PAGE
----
If you're wondering how to teach your kids good money habits, the first thing to remember is that kids learn by example. Show your kids how you pay for things at the store and talk about the choices you make. Let them make a few small decisions, too.
Then as your kids grow older, you can give them all the tools to manage their own money. This handy guide on money management for kids is full of practical lessons and easy ways to teach your kids about money and savings!
1. USE CASH & CARDS
At first, all kids want to do is put coins in their mouths. But as soon as they can ask you to buy them a toy, they're ready to start learning how you pay for things.
- When you bring your kids to the store, show them your wallet as you pull out cash or a card to pay for the items.
- Give your kids the receipt and talk about how different things cost different amounts. Even if they're very young, they'll pick up on the list of words vs. numbers.
- Get them a toy cash register with fake currency to practice buying stuff with you or their friends.
2. LEARN THE VALUE OF EARNING MONEY
After your kids are done with the toy currency, it might be time to give them some real pocket money. They might be able to do odd jobs for people around the neighborhood, too. You'll start to get a feel for your kids' money management skills when you see what they do with the cash!
Giving your child chores will help them build a sense of responsibility and feel like they're a necessary part of your household, but what tasks should you pay them to do? Here are a few ideas to get you started:
- Assign your kids simple unpaid tasks like making the bed and putting toys away, then pay them for extra chores like sweeping or washing dishes.
- Pay your kids a flat rate for everyday tasks then give more money for additional chores.
- If they refuse a task, you could charge them a small fee for you to do it instead.
- As your kids get older, they can take on harder chores and negotiate a raise.
Ways to Earn Extra
Your kids may be ready to take on more work before they're old enough to get an official job. Luckily, there are many ways for tweens and young teens to make an extra buck:
- Gather up stuff your household isn't using anymore and organize a garage sale.
- Help out an elderly or unwell neighbor by running errands or doing housework.
- Do outdoor chores for your family or neighbors, including yard work in summer and snow shoveling in winter.
- Tutor students who are younger or struggling in a subject your kid is good at.
- Collect items that can be resold, for example, your kid could take recyclables to the recycling plant or list your old stuff on websites like eBay.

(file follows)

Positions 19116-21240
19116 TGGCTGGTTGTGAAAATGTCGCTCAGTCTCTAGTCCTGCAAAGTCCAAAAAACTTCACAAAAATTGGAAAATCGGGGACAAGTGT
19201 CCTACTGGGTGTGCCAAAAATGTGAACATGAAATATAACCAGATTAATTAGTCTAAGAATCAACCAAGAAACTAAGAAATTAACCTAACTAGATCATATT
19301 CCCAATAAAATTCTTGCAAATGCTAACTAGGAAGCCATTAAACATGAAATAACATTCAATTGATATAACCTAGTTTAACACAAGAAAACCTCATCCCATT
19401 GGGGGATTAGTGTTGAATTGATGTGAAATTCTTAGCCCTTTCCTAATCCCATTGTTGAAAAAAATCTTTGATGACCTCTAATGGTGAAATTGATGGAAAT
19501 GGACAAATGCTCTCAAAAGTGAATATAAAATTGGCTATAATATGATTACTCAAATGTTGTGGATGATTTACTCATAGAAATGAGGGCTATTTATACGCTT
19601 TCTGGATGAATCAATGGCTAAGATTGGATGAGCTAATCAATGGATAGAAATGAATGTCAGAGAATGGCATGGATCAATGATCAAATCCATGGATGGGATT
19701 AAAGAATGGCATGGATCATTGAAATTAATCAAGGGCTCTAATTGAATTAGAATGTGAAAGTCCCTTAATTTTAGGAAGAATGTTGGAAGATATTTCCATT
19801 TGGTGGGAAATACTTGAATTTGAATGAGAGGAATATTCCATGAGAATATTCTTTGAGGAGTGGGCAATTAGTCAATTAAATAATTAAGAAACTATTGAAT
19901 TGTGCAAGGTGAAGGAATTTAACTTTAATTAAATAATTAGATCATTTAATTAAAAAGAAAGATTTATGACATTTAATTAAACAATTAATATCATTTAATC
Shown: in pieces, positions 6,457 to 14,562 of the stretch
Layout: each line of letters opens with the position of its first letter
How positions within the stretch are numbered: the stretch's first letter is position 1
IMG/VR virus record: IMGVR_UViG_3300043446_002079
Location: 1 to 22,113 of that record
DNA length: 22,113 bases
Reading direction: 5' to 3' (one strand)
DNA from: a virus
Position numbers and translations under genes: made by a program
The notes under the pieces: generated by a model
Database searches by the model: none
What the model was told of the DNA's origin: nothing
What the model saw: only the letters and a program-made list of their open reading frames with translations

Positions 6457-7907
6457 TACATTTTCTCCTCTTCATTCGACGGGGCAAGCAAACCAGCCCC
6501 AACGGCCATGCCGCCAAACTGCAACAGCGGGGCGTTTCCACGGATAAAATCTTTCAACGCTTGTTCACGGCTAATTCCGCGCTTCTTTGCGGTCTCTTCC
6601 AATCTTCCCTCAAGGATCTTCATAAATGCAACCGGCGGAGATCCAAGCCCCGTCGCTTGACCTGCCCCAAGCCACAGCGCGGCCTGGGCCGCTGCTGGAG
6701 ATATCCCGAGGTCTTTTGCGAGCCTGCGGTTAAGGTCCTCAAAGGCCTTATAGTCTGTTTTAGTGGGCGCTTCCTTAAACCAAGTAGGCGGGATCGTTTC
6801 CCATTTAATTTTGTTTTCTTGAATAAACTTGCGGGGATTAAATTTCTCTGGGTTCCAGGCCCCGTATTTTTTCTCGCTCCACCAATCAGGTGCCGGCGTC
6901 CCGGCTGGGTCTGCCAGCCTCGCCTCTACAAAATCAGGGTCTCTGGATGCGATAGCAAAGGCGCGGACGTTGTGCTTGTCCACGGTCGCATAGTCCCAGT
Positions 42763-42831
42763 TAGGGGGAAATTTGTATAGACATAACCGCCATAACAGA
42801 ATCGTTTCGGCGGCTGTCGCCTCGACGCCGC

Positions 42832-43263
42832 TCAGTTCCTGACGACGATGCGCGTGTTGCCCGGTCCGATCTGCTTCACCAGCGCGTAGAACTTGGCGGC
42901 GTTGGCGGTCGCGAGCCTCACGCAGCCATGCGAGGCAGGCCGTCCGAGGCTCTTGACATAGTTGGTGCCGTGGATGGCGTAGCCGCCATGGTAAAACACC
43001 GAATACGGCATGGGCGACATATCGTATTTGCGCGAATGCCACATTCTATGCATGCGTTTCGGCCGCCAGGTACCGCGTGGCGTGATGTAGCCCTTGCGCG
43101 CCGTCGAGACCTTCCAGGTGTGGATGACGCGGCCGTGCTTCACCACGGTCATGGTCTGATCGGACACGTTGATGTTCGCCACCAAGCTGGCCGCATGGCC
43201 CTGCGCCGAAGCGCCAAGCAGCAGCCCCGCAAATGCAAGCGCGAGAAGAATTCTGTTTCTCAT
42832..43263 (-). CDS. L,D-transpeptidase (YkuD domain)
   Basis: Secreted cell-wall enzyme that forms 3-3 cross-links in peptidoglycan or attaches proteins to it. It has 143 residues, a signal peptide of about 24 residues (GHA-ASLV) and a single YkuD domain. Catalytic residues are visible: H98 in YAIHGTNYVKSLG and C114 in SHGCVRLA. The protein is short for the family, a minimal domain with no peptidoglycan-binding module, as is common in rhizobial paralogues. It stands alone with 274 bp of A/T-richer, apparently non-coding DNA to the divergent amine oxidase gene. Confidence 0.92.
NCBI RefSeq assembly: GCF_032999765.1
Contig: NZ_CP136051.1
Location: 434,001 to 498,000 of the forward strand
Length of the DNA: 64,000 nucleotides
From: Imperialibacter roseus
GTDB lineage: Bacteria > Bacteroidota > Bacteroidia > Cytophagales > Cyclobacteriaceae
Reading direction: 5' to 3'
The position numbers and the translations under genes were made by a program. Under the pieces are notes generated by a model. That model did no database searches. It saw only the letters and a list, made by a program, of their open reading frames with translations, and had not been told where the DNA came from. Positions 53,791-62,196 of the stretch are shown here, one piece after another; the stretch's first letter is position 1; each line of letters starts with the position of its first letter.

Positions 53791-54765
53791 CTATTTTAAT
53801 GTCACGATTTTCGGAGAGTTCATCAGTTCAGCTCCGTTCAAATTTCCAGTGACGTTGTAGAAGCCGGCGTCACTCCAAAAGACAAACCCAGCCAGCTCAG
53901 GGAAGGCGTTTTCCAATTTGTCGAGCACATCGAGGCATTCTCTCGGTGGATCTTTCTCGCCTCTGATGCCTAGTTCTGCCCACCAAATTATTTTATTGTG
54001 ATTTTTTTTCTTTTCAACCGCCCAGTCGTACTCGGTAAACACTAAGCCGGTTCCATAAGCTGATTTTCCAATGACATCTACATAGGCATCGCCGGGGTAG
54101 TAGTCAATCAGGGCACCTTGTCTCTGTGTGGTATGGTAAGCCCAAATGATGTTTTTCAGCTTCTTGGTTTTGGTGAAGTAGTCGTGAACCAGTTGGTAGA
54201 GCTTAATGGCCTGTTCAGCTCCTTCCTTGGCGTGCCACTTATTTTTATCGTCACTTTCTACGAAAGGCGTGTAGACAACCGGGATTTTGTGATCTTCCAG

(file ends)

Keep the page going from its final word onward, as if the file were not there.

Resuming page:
- Try babysitting, pet sitting, or dog walking.
3. AGREE ON A SPENDING, SAVING, SHARING RATIO
It's a good idea to show your kids that money isn't just for spending, but exactly how you allocate your money is up to you. For example, your ratio could be 70% spending, 20% saving, 10% sharing.
All kids want things from a young age, whether it's books, toys, or experiences. Teach them that they can use a portion of their income to buy stuff. They can't buy everything at once so they'll also need to learn to prioritize.
Start with a piggy bank, then open a bank account for your kids so they can watch their balance grow and learn about interest. At first, they may focus on saving up for stuff they want to buy. Eventually, they'll see the merit in saving for the future or an unexpected event.
Sharing, Giving & Donating
To motivate kids to share their money, you might start local with a situation they can see, or have them choose a cause they care about. For example, you might give a dollar to an unhoused person in your town or donate to an animal shelter because your kids love dogs.
4. USES TECHNOLOGY
Your kids are digital natives because they never knew life before computers and smartphones. So when you're thinking about teaching money management for kids, you should take advantage of their tech obsession. They will no doubt find an app for everything!
- Show your kids when you log in to Online Banking or use the Mobile Banking app on your phone (and their own phone when they're old enough).
- Look at the before and after balance when you go shopping.
- Show them when your paycheck comes in – and what payments need to go right back out.
5. PRACTICE COMPARISON SHOPPING
Learning how to comparison shop is an essential lesson in money management for kids because it means they'll be able to get the best value for their dollar.
- Start in the grocery store when your kids are clamoring for a different cereal brand or box of cookies.
- Have them compare the price vs. amount and quality and explain their eventual choice.
6. EXPLORE THE CONCEPT OF CREDIT
We need to walk before we can run so it will be a while before your kids are armed with a credit card, but you can still teach the basics of how credit works.
- Start by loaning your kids a little money to buy something they want and have them pay you back in installments, with a small amount of interest.
- Explain how they'll pay less interest if they pay you back faster.
- Have them pay a small fee if they miss a payment!
- Each successful loan means they can borrow more next time.
7. BE A HELPFUL ROLE MODEL
Kids notice everything so be aware of how you and your partner discuss money, and your attitude towards prices and bills.
For example, think about the mixed messages your kids may get if they ask for something and you say we can't afford it – but then you turn around and buy it anyway.
- Be consistent and thoughtful in your approach to money.
- Explain what you're doing and why.
NEXT LESSON IN MONEY MANAGEMENT FOR KIDS? OPEN A YOUTH ACCOUNT!
It's never too early to open a joint account in your child's name. Just choose the right account for their age group and you can start putting our money management lessons for kids into practice!
Read about our Youth Accounts below!